Safety at School or Work

A Seizure Action Plan is particularly important in settings where a primary caregiver or partner who understands the patient’s epilepsy is not present.

In a school setting a child may need both a Seizure Action Plan and medical orders for the school nurse, depending on the school system, and school nurses may be able to help with the development of a SAP for the school setting. A school SAP may need to be adapted to include information about the recommended length and intensity of observation required after a seizure or administration of rescue meds [8]. Additionally, aspects of the SAP may need to be incorporated into the child’s Individualized Education Plan (IEP). A school SAP may need additional background on the child’s typical seizure pattern and understanding seizure clusters, as this can be an area of uncertainty among school nurses, and some school systems may have differing requirements about the need to notify emergency medical services in a seizure emergency [9]. The SAP Coalition Back to School Checklist offers resources to assure your child has everything they need in place at school to help keep them safe.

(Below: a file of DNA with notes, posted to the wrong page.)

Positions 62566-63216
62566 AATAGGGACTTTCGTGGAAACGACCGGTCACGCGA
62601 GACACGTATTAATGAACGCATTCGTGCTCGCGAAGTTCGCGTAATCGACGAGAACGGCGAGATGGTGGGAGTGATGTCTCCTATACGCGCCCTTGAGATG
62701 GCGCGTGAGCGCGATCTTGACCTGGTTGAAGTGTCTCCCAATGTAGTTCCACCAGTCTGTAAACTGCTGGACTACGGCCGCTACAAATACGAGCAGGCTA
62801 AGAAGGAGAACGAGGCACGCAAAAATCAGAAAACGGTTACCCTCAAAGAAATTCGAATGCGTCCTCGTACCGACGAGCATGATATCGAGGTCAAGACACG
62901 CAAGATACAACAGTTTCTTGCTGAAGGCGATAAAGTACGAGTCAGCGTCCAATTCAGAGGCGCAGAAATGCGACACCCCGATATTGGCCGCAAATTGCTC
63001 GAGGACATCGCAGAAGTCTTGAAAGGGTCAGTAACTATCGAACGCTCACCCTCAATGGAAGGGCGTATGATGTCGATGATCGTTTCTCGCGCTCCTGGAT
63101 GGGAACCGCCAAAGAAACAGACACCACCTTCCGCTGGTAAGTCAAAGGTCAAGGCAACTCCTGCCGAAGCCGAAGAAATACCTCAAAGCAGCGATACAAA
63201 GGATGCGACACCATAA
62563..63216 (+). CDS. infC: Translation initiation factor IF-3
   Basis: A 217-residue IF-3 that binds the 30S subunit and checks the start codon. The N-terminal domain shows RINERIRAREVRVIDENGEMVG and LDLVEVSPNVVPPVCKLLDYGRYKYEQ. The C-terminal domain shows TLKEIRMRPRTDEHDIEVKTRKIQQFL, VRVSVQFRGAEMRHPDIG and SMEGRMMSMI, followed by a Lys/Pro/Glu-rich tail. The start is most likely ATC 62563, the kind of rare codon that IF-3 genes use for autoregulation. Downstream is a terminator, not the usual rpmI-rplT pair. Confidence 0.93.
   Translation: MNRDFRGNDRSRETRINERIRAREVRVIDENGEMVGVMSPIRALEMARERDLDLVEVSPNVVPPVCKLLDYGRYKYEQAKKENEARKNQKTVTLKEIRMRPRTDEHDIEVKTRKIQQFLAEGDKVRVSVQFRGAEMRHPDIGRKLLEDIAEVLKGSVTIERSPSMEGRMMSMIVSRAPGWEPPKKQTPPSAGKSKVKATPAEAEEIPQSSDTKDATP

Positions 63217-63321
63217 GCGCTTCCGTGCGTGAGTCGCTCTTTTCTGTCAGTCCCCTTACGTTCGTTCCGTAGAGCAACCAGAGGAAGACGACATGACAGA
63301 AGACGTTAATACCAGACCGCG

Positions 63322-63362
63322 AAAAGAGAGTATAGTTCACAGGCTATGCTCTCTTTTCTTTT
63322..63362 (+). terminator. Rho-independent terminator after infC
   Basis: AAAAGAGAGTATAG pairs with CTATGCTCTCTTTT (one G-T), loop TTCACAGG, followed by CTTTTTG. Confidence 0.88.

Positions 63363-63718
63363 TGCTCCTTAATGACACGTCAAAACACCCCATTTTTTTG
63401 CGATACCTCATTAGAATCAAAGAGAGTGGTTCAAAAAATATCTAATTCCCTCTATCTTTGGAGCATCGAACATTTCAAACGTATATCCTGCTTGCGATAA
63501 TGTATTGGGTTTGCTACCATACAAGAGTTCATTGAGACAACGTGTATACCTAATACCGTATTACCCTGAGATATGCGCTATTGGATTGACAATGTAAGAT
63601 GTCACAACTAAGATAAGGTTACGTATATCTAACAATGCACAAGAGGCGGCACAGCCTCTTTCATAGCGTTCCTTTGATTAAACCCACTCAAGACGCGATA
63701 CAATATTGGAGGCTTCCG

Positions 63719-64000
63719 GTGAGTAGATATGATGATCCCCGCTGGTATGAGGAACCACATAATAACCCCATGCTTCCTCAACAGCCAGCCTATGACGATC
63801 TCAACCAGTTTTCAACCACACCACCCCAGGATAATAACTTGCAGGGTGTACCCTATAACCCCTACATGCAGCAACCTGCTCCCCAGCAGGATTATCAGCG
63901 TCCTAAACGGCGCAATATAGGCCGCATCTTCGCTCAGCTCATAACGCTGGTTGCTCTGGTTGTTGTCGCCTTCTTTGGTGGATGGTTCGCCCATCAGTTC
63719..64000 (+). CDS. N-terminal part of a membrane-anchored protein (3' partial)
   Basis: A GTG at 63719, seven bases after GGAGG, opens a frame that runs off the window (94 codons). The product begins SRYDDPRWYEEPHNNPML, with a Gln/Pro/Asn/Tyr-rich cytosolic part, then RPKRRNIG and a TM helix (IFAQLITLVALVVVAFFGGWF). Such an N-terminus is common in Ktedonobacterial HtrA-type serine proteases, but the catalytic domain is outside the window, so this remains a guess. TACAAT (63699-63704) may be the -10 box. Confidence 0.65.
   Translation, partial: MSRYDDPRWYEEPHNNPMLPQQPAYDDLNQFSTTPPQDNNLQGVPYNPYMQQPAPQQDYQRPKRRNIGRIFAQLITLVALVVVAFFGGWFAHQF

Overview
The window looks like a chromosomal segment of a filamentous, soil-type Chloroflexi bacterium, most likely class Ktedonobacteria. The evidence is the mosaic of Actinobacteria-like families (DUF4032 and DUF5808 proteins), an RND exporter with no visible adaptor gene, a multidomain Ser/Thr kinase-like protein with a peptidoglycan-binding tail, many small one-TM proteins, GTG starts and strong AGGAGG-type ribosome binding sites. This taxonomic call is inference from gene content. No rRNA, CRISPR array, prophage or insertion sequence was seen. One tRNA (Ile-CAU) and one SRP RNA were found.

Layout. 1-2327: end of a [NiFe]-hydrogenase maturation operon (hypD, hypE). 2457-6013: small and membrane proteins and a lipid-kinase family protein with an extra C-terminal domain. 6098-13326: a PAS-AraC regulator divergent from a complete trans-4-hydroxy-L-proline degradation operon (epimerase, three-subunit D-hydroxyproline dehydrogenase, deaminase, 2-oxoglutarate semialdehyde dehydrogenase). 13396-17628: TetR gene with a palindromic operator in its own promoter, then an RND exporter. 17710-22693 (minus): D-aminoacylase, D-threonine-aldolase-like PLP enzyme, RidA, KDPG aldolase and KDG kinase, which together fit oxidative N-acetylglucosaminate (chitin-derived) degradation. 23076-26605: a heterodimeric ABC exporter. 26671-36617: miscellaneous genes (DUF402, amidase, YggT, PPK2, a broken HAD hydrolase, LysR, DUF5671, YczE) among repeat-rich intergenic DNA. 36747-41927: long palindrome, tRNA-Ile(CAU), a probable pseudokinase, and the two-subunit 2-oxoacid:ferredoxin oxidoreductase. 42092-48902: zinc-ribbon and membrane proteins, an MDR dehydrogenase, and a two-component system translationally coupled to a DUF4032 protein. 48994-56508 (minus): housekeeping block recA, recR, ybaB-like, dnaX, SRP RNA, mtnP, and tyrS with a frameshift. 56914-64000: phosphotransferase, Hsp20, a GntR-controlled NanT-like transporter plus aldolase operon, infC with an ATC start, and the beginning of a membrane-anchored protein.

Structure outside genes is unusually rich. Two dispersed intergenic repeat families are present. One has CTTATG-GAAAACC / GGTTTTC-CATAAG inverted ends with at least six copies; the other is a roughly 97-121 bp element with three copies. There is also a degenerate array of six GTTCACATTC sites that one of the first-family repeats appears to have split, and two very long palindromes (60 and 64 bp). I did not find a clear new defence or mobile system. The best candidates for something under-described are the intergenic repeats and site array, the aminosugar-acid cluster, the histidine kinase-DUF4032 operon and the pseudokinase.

If a chance exists you will have a seizure at work, it is a good idea to share your SAP with your employer and co-workers, as well as to determine any accommodations that will keep you safe in the workplace.

Read Jessica Smith’s blog post about having a Seizure at Work and how a Seizure Action Plan could have helped.